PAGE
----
Penn-Trafford School District asks for dismissal of lawsuit
By Chris Foreman
Published: Wednesday, Sept. 11, 2013, 9:00 p.m.
Attorneys for the Penn-Trafford School District have asked a judge to dismiss a lawsuit saying that some math teachers furloughed by the Central Westmoreland Career and Technology Center in 2010 should be hired by the district before officials there consider “external” candidates.
Westmoreland County Common Pleas Judge Richard McCormick Jr. has scheduled an Oct. 29 hearing in the case, which the vo-tech teachers union filed in 2011.
Three of the original five plaintiffs still are pursuing the litigation against Penn-Trafford through their union, the Pennsylvania State Education Association. Those three — Colleen Conko of Mt. Pleasant, Sabine Lynn of Belle Vernon and Daniel Lusk of Bentleyville — also are among the plaintiffs in a similar case against the Jeannette City School District.
Penn-Trafford was among nine school districts that decided in 2010 to require its vo-tech students to receive math instruction at their high schools instead of at the vo-tech. Subsequently, the center furloughed the math teachers who filed the suit.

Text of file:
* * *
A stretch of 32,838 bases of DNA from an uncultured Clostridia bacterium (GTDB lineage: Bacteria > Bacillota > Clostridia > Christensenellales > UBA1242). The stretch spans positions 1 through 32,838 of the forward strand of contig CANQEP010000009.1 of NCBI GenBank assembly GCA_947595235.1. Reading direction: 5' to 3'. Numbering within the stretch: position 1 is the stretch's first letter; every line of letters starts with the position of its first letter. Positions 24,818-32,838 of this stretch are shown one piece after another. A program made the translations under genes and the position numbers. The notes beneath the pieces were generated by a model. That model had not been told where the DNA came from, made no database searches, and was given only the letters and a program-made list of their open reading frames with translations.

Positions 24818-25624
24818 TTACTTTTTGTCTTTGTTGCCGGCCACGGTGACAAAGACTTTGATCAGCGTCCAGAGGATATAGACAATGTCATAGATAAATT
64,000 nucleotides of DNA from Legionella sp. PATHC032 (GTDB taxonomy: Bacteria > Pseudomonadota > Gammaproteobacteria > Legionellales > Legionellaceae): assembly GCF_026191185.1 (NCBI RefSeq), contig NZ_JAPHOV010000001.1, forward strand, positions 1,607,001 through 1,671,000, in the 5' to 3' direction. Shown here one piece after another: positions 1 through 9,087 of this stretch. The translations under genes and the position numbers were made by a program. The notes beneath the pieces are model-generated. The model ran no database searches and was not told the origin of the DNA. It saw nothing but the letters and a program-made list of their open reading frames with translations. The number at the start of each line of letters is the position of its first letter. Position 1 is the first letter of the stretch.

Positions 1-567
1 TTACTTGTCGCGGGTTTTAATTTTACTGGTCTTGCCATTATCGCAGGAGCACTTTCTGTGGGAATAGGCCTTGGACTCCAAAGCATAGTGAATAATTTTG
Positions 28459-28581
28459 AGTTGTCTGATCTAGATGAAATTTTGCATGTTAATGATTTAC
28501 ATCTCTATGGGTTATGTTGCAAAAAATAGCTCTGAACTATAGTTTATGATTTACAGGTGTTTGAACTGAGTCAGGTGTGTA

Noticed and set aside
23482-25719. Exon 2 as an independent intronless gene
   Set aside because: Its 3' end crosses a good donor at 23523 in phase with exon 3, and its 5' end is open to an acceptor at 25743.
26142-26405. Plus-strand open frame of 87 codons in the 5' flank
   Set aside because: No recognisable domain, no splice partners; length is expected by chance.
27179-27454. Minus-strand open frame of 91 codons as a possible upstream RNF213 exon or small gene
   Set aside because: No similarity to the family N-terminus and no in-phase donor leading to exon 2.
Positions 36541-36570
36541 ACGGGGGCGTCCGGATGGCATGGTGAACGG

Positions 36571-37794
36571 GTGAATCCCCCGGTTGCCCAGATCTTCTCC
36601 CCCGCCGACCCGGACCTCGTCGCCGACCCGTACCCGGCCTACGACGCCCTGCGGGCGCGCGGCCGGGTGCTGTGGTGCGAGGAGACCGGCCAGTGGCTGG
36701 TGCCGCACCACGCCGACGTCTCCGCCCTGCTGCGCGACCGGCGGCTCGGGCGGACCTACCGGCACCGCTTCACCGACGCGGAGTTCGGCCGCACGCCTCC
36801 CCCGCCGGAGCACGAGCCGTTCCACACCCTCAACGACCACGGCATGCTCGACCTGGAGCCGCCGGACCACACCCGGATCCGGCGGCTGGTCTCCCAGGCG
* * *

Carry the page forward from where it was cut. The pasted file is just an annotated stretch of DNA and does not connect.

The teachers say the state Transfer of Entities Act requires Penn-Trafford to hire them for vacant positions, but district officials say they have no such obligation to hire from the vo-tech's furlough pool.
In an Aug. 30 motion asking McCormick to dismiss the case, Penn-Trafford's attorneys said the teachers have not presented any evidence backing their statement that the district must give them priority in hirings.
Penn-Trafford officials also noted that they stopped sending its students to the vo-tech for math courses because of the poor scores those students were achieving on the Pennsylvania System of School Assessment, or PSSA, test.
“Therefore, hiring the teachers from the CWCTC (vo-tech) would defeat the purpose of requiring PTSD students to receive mathematics instruction in its own high school, rather than at the CWCTC,” attorney Brian B. Benestad wrote in the motion.
“While various factors may contribute to poor PSSA scores, one of the factors is undoubtedly the quality of the instruction, and PTSD should not be required to subject its students to poor instruction.”
Brad Elwood, director of the vo-tech, did not respond to a request for comment about the center's math instruction.
Union officials did not immediately offer a comment about the case.
Chris Foreman is a staff writer for Trib Total Media. He can be reached at 412-856-7400, ext. 8671, or email@example.com.
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